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Job and Recruiting Scams: Primerica

Do you have a resume posted online? If so, you have probably, sooner or later, received an email from Primerica.

It takes a bit of digging before you find out that Primerica is a multilevel marketing organization.  They're not really offering you a job... just an "opportunity", of course to make lots of money.  It is certainly misleading, and in our own experience, there was NO correlation between the resumes posted and the "job" offered.

The first tip-off is that they want you to come to an introductory meeting, where there will be lots of other "interviewees".  When have you ever been contacted by a company for a legitimate job and told you will need to come on a Thursday evening to a meeting with a group?  One person who wrote in saying he works for Primerica, says these agents are acting on their own, in violation of company rules (see the post below).

However, the Atlanta Better Business Bureau's website records 65 complaints about this Primerica in the past 3 years.  The BBB says the complaints are resolved, so if you do go, and want your money back, call the BBB. See http://www.atlanta.bbb.org/commonre...tml?compid=6985

And you want to try to sell (what we think are) overpriced products to your friends and family, go on to the meeting.  But don't say we didn't warn you!


Comments About Primerica

Here are some comments we've found on the internet from others:

  • Just a quick comment. I went to a Primerica meeting last week because my friend is doing this work part-time, and was very excited about it. My impression of the Primerica business is that it unfairly exploits disadvantaged, lower income people, and that it is a pyramid scheme that should be illegal. People should learn other ways to make an honest living. Just my two cents, and you can blast away because I don't frequent this board but was interested to see if anyone else out there felt like this business was a dishonest way to make a living. (http://www.deferred.com/wwwboard/messages/8454.html)
     
  • In early March, 2005, I was contacted by the Regional Vice President in Oklahoma City who had been "given my resume'" and was contacting me about an interview for their "Marketing Division". I went in the next week for the first interview, then my husband and I were "invited" back for the "interview" on Thursday night. When we walked in and realized what was going on, we should have left, like we saw others do. But we stayed, and listened, and asked questions, and heard others ask questions that were never fully answered.
    Now, I'm trying to get back the money I paid to get licensed, since we discussed it more afterwards and decided not to do it. First I contacted the Regional VP, who turned me over to another guy whose "team" I was on. The second guy said he would "take care of it". After waiting almost 3 weeks, I contacted him today to find out where it stood on my refund, and he said "you need to call the corporate office". I've now placed three calls and sent a fax making a written request for my money.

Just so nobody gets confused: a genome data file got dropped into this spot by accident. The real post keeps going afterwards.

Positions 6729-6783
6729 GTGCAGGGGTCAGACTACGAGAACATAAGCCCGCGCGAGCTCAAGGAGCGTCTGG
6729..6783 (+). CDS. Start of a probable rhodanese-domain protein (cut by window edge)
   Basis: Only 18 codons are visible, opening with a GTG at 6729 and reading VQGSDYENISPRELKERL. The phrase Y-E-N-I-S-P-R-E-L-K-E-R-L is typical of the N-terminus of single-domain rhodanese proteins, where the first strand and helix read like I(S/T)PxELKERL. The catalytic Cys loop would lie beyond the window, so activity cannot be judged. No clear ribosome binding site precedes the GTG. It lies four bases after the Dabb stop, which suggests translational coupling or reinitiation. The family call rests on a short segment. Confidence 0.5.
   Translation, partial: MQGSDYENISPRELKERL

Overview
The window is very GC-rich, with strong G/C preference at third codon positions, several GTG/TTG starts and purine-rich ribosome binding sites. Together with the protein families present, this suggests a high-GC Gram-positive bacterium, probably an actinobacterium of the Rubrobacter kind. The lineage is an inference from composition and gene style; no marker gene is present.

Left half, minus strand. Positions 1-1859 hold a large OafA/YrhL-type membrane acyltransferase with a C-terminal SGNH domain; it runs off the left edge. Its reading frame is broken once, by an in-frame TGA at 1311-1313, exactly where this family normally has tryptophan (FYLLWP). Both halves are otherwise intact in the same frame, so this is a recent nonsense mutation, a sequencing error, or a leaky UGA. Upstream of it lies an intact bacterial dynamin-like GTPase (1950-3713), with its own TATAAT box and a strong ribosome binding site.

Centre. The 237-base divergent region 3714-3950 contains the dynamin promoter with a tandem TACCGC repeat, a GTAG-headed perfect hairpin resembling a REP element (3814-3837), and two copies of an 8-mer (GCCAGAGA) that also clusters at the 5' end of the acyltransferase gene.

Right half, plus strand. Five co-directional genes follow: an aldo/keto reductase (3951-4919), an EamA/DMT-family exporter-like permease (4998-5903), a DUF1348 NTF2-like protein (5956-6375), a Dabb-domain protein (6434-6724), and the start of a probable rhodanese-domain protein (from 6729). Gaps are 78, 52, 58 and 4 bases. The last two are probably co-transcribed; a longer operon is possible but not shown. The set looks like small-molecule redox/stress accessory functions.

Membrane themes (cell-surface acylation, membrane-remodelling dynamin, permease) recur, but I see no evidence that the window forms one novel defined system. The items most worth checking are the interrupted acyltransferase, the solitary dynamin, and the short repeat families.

I should have know better than to even THINK something like this was a good thing, but I would have thought when I requested a refund, they could have been honest with me from the beginning and told me I had to go through the corporate office. Instead, I've waited all this time for nothing. It just makes me glad that I never gave them a list of people to contact! If anyone from Primerica contacts you, BE AFRAID, BE VERY AFRAID!
    (http://www.ripoffreport.com/reports/ripoff138377.htm)
     
  • About 6 to 8 years ago I went to an informational meeting about working for that company. When I arrived the meeting was packed with people. We listened to a presentation about how wonderful this company was, and what terrific products they had.
    After the presentation there was a brief question and answer period, then we were told to line up to get an appointment to be interviewed by the company. Well I learned during that presentation is that you keep less than 20% of your commission (with no salary and no benefits). It was nothing more than a pyramid scheme in the financial industry. I hightailed it out of there. But there were plenty of people who stayed and were happy to let Primerica pick their pockets.
    ( http://boards.courttv.com/showthread.php?s=3dc863ef8c9cee8ecbe3fa9dbe5020c4&threadid=284492)

Emails in favor of Primerica

  • February 7, 2007, Warren writes:

I have read some of your scam reports regarding Primercia. I am a rep with Primerica and do not support nor does the company support or endorse any deceptive recruiting tactics. These agents that are setting people up for a "job interview" are being deceptive. it isn't right and they should be reprimanded for what they do.

I am sorry some of your respondants have had bad experiences. Don't the whole by some of it's parts. There are always a few in every business that mess it up for everyone else: car salesmen, insurance companies, oil companies, telemarketers, lawyers, the list is long and includes every sector of American business.

PFS is a business opportunity and a great one at that. Primerica, a division of Citigroup, offers a wide variety of financial services to middle class America. The market most forgotten by Wall Street.



 


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